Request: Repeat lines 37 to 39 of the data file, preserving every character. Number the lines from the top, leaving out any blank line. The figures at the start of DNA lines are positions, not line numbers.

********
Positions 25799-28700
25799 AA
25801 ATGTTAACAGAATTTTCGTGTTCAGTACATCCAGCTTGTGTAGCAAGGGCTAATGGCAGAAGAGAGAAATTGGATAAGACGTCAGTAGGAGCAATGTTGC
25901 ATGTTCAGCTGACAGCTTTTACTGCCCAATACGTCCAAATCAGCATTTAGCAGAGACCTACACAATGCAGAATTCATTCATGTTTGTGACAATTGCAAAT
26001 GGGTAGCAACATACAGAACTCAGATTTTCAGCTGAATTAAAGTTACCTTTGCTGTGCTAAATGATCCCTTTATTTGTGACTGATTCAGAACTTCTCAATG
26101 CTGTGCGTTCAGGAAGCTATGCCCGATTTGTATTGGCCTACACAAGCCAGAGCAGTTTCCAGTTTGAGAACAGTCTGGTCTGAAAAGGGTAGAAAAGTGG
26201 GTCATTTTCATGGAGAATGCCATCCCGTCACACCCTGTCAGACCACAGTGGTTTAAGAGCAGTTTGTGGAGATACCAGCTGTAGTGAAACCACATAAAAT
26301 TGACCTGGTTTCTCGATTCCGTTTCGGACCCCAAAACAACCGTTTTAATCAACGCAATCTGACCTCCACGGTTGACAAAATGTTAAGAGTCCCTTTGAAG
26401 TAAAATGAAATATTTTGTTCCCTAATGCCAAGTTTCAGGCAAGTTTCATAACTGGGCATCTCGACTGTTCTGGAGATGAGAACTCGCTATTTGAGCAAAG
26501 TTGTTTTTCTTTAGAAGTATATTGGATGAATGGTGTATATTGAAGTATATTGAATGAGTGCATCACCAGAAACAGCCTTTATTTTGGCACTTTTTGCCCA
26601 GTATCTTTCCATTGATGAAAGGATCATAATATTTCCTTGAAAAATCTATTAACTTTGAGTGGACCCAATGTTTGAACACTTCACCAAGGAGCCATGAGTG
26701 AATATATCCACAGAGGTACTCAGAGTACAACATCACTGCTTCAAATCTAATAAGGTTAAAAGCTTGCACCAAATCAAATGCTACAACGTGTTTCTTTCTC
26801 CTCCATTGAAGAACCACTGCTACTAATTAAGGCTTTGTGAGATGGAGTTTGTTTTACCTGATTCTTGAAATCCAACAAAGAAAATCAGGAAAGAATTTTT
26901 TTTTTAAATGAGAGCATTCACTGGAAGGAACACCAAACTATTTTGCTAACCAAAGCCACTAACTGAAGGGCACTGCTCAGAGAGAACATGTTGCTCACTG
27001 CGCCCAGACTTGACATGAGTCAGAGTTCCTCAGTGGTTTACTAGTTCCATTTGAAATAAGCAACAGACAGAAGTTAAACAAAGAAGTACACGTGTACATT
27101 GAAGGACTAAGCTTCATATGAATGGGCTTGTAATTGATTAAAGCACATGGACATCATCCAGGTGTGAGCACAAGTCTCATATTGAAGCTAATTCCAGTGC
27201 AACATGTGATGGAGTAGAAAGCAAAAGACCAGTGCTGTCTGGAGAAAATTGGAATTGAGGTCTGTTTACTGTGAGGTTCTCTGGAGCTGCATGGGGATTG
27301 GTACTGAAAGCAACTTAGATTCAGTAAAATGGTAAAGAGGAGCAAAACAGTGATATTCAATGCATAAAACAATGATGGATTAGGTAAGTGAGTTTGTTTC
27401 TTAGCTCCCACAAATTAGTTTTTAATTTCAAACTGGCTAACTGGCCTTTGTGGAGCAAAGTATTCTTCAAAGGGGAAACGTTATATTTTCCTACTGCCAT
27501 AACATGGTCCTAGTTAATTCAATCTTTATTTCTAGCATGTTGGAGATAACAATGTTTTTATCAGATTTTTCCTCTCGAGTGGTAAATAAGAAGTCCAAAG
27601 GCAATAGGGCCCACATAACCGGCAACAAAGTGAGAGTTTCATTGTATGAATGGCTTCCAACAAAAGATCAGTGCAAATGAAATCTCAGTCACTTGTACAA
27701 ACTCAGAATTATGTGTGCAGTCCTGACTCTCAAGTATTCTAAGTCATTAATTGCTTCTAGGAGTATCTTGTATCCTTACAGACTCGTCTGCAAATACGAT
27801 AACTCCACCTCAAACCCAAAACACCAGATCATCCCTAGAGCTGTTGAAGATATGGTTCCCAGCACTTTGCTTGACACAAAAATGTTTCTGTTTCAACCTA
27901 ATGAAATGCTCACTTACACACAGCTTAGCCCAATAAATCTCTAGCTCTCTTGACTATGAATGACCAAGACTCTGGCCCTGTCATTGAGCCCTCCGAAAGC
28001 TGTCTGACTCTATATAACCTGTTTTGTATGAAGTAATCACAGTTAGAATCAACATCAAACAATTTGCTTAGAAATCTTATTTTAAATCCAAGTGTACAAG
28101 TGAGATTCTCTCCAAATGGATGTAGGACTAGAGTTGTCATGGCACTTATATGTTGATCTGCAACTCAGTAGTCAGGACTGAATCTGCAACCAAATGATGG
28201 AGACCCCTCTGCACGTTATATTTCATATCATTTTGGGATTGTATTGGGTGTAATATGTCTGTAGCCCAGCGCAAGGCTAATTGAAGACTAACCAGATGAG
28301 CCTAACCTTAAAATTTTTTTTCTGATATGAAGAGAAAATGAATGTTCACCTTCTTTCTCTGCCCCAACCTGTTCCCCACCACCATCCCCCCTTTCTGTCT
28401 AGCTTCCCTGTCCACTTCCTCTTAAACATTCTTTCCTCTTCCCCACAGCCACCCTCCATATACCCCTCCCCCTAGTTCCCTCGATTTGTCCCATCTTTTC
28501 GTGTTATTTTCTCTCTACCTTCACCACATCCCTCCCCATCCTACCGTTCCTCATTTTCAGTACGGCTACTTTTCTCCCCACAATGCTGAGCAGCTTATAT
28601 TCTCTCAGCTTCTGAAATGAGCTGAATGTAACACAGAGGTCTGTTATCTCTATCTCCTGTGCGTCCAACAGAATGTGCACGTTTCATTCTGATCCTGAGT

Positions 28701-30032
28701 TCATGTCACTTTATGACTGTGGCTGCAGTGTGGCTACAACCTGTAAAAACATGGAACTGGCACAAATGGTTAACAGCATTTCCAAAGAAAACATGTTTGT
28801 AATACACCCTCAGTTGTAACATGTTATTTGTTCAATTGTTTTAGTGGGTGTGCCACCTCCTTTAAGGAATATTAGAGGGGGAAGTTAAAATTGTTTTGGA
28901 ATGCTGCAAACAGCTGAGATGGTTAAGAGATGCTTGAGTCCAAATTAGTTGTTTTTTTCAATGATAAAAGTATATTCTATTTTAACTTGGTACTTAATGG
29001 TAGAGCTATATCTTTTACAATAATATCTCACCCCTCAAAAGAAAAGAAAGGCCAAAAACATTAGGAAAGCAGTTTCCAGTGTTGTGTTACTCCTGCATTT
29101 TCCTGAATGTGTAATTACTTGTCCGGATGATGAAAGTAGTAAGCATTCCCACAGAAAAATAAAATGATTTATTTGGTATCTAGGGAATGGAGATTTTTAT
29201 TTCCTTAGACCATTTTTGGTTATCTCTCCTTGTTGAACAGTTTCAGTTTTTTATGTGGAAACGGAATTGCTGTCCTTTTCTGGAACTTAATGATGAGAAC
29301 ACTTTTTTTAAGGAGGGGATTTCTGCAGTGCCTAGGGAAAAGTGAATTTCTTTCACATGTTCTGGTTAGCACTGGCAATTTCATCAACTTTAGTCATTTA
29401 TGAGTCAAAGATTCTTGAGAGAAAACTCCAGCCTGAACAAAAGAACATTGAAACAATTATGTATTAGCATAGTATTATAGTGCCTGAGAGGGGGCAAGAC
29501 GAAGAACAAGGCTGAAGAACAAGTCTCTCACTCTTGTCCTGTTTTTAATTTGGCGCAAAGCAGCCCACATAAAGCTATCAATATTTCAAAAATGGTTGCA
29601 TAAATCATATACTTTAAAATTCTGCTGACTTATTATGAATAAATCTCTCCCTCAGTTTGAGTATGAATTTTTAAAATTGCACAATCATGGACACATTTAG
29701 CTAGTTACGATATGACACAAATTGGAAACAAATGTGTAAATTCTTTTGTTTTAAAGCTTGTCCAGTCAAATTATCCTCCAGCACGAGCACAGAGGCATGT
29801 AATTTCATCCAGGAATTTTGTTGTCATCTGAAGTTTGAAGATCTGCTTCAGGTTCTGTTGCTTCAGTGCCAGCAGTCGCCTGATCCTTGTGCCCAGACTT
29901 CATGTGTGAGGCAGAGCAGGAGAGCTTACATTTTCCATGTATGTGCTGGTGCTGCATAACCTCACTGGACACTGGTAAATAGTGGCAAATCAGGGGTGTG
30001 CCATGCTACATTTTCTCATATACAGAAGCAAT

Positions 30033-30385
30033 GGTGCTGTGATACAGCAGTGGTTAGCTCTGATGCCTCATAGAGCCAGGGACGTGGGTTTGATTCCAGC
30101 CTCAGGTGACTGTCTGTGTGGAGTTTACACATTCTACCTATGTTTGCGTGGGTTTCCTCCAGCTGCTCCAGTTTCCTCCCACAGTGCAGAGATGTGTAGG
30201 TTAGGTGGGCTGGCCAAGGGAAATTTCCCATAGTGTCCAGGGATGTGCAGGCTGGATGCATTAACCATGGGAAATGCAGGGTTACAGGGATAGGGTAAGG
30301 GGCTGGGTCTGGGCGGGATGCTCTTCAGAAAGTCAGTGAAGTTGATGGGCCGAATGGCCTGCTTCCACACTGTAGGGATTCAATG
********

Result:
29101 TCCTGAATGTGTAATTACTTGTCCGGATGATGAAAGTAGTAAGCATTCCCACAGAAAAATAAAATGATTTATTTGGTATCTAGGGAATGGAGATTTTTAT
29201 TTCCTTAGACCATTTTTGGTTATCTCTCCTTGTTGAACAGTTTCAGTTTTTTATGTGGAAACGGAATTGCTGTCCTTTTCTGGAACTTAATGATGAGAAC
29301 ACTTTTTTTAAGGAGGGGATTTCTGCAGTGCCTAGGGAAAAGTGAATTTCTTTCACATGTTCTGGTTAGCACTGGCAATTTCATCAACTTTAGTCATTTA